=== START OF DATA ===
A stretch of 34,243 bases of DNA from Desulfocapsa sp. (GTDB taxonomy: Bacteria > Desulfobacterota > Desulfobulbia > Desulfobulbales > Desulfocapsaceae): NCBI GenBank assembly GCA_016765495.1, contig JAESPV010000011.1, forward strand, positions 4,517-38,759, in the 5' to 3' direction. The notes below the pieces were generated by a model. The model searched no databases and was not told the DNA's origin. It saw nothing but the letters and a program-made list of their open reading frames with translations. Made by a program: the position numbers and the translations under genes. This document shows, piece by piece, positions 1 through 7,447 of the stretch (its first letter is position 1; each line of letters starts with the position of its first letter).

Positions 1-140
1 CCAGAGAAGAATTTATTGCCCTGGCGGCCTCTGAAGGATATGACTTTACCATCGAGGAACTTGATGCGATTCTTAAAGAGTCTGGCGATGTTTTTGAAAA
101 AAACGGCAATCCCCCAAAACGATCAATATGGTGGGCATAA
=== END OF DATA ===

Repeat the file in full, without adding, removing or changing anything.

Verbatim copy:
A stretch of 34,243 bases of DNA from Desulfocapsa sp. (GTDB taxonomy: Bacteria > Desulfobacterota > Desulfobulbia > Desulfobulbales > Desulfocapsaceae): NCBI GenBank assembly GCA_016765495.1, contig JAESPV010000011.1, forward strand, positions 4,517-38,759, in the 5' to 3' direction. The notes below the pieces were generated by a model. The model searched no databases and was not told the DNA's origin. It saw nothing but the letters and a program-made list of their open reading frames with translations. Made by a program: the position numbers and the translations under genes. This document shows, piece by piece, positions 1 through 7,447 of the stretch (its first letter is position 1; each line of letters starts with the position of its first letter).

Positions 1-140
1 CCAGAGAAGAATTTATTGCCCTGGCGGCCTCTGAAGGATATGACTTTACCATCGAGGAACTTGATGCGATTCTTAAAGAGTCTGGCGATGTTTTTGAAAA
101 AAACGGCAATCCCCCAAAACGATCAATATGGTGGGCATAA